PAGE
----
Matthew 20:1-16

by | Aug 8, 2021

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Matthew 20:1-16
Meg Peery McLaughlin
August 8, 2021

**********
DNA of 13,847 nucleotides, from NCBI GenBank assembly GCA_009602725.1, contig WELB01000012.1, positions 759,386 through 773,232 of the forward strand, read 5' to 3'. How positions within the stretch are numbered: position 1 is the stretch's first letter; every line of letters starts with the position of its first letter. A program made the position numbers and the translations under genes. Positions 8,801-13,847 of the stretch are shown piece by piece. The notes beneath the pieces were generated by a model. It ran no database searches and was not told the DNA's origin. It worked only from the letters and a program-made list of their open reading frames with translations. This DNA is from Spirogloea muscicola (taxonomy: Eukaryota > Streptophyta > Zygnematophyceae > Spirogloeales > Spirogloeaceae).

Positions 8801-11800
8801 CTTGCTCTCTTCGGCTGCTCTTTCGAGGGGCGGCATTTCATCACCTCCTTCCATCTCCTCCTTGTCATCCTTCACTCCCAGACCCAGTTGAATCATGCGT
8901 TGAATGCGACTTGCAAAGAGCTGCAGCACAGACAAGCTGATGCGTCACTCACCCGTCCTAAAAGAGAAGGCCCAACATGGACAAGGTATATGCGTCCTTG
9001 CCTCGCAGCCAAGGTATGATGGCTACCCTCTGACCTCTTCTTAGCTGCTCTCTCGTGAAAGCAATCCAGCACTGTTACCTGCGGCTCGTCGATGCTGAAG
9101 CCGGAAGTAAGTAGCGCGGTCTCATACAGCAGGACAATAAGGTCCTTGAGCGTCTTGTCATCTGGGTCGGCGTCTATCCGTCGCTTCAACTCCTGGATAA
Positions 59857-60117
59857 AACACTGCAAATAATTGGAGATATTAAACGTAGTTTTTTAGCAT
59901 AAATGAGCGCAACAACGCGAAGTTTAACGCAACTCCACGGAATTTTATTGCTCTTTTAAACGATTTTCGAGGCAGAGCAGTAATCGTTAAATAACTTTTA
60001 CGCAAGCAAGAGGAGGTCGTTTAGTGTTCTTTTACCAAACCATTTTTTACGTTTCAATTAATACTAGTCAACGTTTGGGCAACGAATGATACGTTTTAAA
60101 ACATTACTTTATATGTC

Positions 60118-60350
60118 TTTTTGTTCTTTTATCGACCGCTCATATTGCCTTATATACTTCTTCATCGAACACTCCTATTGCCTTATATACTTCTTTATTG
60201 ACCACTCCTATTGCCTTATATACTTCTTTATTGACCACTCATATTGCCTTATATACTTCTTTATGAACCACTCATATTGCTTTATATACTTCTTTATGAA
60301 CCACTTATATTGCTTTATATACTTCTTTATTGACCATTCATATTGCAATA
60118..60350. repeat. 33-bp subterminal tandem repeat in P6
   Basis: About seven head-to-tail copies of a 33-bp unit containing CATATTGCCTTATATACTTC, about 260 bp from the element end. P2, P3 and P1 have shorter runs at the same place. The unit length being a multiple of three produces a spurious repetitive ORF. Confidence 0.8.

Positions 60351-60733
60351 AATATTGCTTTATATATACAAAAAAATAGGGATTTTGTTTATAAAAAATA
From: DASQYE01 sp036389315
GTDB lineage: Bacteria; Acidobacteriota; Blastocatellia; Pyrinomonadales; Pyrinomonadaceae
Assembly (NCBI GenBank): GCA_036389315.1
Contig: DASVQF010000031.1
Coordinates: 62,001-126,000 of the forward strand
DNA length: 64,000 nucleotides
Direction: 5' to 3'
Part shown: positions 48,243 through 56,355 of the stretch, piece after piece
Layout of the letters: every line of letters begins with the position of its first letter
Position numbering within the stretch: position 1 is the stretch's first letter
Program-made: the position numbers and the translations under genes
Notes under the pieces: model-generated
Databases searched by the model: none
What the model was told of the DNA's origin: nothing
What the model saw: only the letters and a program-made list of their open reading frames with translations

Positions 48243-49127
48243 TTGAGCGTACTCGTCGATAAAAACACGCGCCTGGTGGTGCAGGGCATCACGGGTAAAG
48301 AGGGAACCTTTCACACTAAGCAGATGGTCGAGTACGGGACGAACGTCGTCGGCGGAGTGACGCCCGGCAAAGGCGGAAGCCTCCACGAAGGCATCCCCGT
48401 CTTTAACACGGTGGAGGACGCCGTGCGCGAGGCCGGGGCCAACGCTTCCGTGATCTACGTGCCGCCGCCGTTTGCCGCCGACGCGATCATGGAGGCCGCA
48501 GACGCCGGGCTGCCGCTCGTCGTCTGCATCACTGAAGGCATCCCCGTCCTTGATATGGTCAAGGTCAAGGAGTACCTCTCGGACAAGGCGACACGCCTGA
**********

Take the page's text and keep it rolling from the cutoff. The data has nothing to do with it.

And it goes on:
“For the kingdom of heaven is like a landowner who went out early in the morning to hire laborers for his vineyard. 2 After agreeing with the laborers for the usual daily wage,[a] he sent them into his vineyard. 3 When he went out about nine o’clock, he saw others standing idle in the marketplace; 4 and he said to them, ‘You also go into the vineyard, and I will pay you whatever is right.’ So they went. 5 When he went out again about noon and about three o’clock, he did the same. 6 And about five o’clock he went out and found others standing around; and he said to them, ‘Why are you standing here idle all day?’ 7 They said to him, ‘Because no one has hired us.’ He said to them, ‘You also go into the vineyard.’ 8 When evening came, the owner of the vineyard said to his manager, ‘Call the laborers and give them their pay, beginning with the last and then going to the first.’ 9 When those hired about five o’clock came, each of them received the usual daily wage.[b] 10 Now when the first came, they thought they would receive more; but each of them also received the usual daily wage.© 11 And when they received it, they grumbled against the landowner, 12 saying, ‘These last worked only one hour, and you have made them equal to us who have borne the burden of the day and the scorching heat.’ 13 But he replied to one of them, ‘Friend, I am doing you no wrong; did you not agree with me for the usual daily wage?24 14 Take what belongs to you and go; I choose to give to this last the same as I give to you. 15 Am I not allowed to do what I choose with what belongs to me? Or are you envious because I am generous?’[e] 16 So the last will be first, and the first will be last.”[f]